As the revised Federal Rules of Civil Procedure were about to kick in on December 1, Metropolitan Corporate Counsel caught up with John K. Rabiej, director of the Center for Judicial Studies at Duke Law School. It’s not a stretch to say that if the revised rules were a start-up company, Duke was the incubator.
Rabiej was a little breathless. He had just returned from the first leg of the “Rules Amendment Roadshow,” a joint production of the ABA Section of Litigation and Duke. This 13-city tour, led by the apparently indefatigable U.S. District Judge Lee H. Rosenthal of the Southern District of Texas and Prof. Steven Gensler of the University of Oklahoma College of Law launched to packed federal courthouses in New York City, Philadelphia and Newark on November 10-12.
Rabiej, a longtime rules and e-discovery guru who served as executive director of The Sedona Conference and, before that, spent 20 years with the Judicial Conference Committee on the Rules of Practice and Procedure, was there to see how Duke’s handiwork made the leap from page to stage – its “Guidelines and Practices” developed to help judges and parties put the revised rules into action (see https://law.duke.edu/judicialstudies/conferences/proportionality/materials/). No out-of-town tryouts for this show. They launched at the judicial equivalent of Broadway, the Thurgood Marshall U.S. Courthouse in downtown New York City, where they picked up a thing or two about stagecraft. “We learned right away not to set the panelists above the audience,” Rabiej says, noting that putting them on same level stimulated more of the give-and-take they were seeking.
The show was not without controversy. It launched against a backdrop of criticism leveled in an opinion piece on Law360 by Suja A. Thomas, a law professor at the University of Illinois College of Law (coincidentally Rabiej’s own alma mater). Thomas blasted Duke, accusing it of being in the hip pocket of big business. “With corporate influence,” she writes, “Duke has published guidelines that permit corporations not to disclose information that is required under the federal rule, and federal judges are being educated on those guidelines.”
Rabiej takes the criticism seriously. He is quick to point out, however, that the Duke Center is financially independent, the roadshow is funded by modest registration fees, and that all the Center’s work, including the Guidelines and Practices, grew out of the input of plaintiff and defense lawyers, judges and academics, none of whom was compensated. Not surprisingly, the debate continued to play out during the roadshow.
“Some of the panelists were very concerned that these rules would give no importance to cases that did not involve much money – for example, cases involving constitutional rights or civil employment discrimination,” he says. “They were quite passionate in their views and their criticism of the rules.” Under the amendments, however, a judge must consider the “importance of the issues at stake” in the proportionality analysis.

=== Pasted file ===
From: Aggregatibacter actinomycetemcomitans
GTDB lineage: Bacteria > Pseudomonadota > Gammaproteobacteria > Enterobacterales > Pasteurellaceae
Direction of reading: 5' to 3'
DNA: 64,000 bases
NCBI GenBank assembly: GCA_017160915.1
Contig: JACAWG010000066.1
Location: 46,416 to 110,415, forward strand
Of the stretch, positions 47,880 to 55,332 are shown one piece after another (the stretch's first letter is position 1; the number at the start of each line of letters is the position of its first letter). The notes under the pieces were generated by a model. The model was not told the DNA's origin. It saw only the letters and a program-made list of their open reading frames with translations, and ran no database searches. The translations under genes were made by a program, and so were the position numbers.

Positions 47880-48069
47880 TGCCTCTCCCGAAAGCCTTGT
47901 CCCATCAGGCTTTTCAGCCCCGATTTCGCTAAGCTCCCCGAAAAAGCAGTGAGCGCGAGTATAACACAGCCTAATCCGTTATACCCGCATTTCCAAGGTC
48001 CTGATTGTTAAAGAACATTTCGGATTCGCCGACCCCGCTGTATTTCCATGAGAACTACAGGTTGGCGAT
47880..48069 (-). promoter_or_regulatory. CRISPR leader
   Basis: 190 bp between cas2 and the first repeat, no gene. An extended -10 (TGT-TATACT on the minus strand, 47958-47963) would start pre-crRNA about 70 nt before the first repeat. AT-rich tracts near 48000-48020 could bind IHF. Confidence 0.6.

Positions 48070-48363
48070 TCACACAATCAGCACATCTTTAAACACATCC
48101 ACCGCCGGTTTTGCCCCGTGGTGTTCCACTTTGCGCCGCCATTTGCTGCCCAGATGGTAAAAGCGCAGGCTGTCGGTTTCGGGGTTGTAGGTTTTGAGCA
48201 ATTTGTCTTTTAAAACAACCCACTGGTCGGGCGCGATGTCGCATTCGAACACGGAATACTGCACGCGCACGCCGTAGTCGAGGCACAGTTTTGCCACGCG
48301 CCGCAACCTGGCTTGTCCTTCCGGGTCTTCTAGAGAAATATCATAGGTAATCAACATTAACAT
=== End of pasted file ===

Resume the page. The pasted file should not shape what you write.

Contrary to Prof. Thomas’ suggestion, the Guidelines are not official rules, and they make no claim to the contrary, he says. Rather, they are “suggestions” designed to stimulate discussion about implementation and interpretation. “There’s nothing that requires a judge to do anything,” he says.
In the contributions that follow, MCC provides a mosaic of viewpoints on the revised rules. While there is much discussion of proportionality, which is very much top of mind for most observers, there’s far more to the changes. For his part, Rabiej is tracking the procedures designed to accelerate matters, including the key Rule 26(f) conference. He also has his eye on Rule 34, which deals with specificity in production, and, of course, the changes to Rule 37 on sanctions. As for e-discovery, he doesn’t see a big impact on preservation – at least not right away.
“I think the attorneys will be conservative, preserving a lot unless emerging case law limits that, but they’ll be able to sleep better,” he says. “Currently, the producing party is subject to the most severe sanctions if an employee just negligently deletes something. Now, as long as there are reasonable efforts, you won’t be subject to the most severe sanctions.”
At the first roadshows, he says, a certain pragmatic ethos began to emerge, at least among the judges. “They were the ones to put their finger on it,” he says. “We need to come up with a way to get the information that both parties need – not necessarily anything that’s relevant, but what they actually need – and get it to them promptly. The rules are intended to address that, and the Guidelines put a little more flesh on the bones. Obviously, there’s mistrust. ‘I really didn’t get what I need because you’re hiding the ball on me.’ That’s where the judge is needed – to make sure those things don’t happen.”
Our discussion ended at the beginning: Rule 1. That’s the touchstone for the civil rules, with its mission of “just, speedy, and inexpensive” disposition of federal matters. The revised rules make it explicit that it’s very much on the parties to cooperate to achieve that goal. It’s a tall order.
“I’ve heard many people refer to it as aspirational because there is no sanction involved. I think the judges can – discipline is not the right word – encourage parties to cooperate now that there’s a rule behind them. There’s a lot riding on the judges.”
Published December 1, 2015.